What remains clear, however, is that most companies are failing to adequately create an equal culture, where staff of all ranks feel comfortable contributing new ideas. 91% of employees want to innovate but just 34% in typical UK companies feel empowered to. That is higher in the most equal companies, where 75% of staff feel confident making suggestions, compared to just 5% of the least equal, and 34% of typical companies. Since those equal companies are comparatively fewer, when averaged out, only a third of UK staff feel they are empowered to innovate.

That figure stands in stark contrast to the perceptions of UK executives, however.  76% of business leaders in Britain believe that they do indeed regularly empower their employees to innovate. As a result, it seems that leaders mistakenly believe that some circumstances encourage innovation more than they actually do. For instance, they overestimate financial rewards and underestimate purpose.

The opportunity which is presented by addressing this divorce is enormous. Accenture calculates that global gross domestic product would increase by up to £6 trillion over 10 years if the innovation mindset in all countries were raised by 10%.Top 10 workplace culture factors - by strength of impact on innovation mindsetAccording to Accenture, the best way to impact positively on a company’s innovation mindset is through the provision of relevant training – associated with a 10.5% uplift to staff’s confidence innovating. Allowing the freedom for employees to be creative followed, contributing an 8.1% boost, while ensuring that training times are flexible and the firm allows a healthy work-life balance both see a more than 7% improvement. Similarly, remote working being available and being common practice will buoy creativity by 6.9% – further demonstrating the importance of flexible working to improve innovation culture at a firm.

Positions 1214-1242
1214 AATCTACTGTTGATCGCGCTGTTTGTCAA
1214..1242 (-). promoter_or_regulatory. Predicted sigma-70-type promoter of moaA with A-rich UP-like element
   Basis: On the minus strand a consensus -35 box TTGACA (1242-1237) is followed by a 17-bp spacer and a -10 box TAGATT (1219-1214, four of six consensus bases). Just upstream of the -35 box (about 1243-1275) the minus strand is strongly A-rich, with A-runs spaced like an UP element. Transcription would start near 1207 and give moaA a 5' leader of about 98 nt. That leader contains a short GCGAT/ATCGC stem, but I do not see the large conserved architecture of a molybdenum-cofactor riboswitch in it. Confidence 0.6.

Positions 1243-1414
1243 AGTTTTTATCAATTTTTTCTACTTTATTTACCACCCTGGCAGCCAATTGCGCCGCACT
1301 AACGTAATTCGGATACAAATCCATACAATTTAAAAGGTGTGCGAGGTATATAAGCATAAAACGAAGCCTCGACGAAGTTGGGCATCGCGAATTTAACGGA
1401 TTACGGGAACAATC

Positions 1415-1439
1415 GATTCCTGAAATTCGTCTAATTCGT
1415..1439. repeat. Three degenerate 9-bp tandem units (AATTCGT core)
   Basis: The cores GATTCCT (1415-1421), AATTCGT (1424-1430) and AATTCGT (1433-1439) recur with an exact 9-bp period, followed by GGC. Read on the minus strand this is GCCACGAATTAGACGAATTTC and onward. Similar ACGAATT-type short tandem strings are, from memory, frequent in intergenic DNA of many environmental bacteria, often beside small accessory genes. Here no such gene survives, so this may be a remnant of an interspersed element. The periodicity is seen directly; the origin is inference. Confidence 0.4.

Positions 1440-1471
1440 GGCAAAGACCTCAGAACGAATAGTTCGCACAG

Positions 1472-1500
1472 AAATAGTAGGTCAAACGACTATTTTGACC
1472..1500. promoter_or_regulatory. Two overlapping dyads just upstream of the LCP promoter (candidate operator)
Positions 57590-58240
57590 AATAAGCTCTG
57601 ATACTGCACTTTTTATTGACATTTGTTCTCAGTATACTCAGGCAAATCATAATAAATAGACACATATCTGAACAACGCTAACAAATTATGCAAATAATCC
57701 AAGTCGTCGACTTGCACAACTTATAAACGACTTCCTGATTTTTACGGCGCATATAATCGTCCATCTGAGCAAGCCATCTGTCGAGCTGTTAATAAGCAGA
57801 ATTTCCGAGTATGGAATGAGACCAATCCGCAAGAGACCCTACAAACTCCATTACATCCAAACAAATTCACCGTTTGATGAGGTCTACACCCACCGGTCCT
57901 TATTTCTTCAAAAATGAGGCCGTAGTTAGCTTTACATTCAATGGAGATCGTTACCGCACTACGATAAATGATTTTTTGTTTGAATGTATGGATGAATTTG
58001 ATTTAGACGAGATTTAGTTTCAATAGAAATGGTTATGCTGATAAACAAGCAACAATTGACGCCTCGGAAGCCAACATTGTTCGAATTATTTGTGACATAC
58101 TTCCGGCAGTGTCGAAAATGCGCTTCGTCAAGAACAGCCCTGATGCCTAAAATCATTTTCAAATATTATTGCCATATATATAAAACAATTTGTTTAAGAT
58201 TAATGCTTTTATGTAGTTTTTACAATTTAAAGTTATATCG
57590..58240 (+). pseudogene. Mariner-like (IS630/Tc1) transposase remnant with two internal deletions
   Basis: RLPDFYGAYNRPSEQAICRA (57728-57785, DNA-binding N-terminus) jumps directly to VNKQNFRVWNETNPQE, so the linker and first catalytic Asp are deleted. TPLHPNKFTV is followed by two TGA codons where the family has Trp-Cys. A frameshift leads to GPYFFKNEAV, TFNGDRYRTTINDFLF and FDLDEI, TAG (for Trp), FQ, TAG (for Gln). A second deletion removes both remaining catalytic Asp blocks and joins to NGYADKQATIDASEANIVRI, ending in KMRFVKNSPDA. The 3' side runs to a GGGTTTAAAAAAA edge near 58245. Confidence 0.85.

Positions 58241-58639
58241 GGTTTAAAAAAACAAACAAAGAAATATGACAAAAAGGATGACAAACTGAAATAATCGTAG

Commenting on the report, Rebecca Tully, executive sponsor for Human Capital and Diversity for Accenture in the UK and Ireland, said, “Our research reveals that a workplace culture of equality is an overlooked driver of innovation within companies. By understanding what motivates their employees and fostering an environment where people feel empowered, business leaders have the opportunity to unleash the innovation required to compete effectively in an era of disruption.”

The research came as part of a global survey by Accenture, which queried more than 18,000 professionals in 27 countries and 150 C-suite executives in eight countries. The overall research determined that an empowering environment is by far the most important of the three culture-of-equality categories in increasing an innovation mindset, which consists of six elements: purpose, autonomy, resources, inspiration, collaboration and experimentation. The more empowering the workplace environment, the higher the innovation mindset score.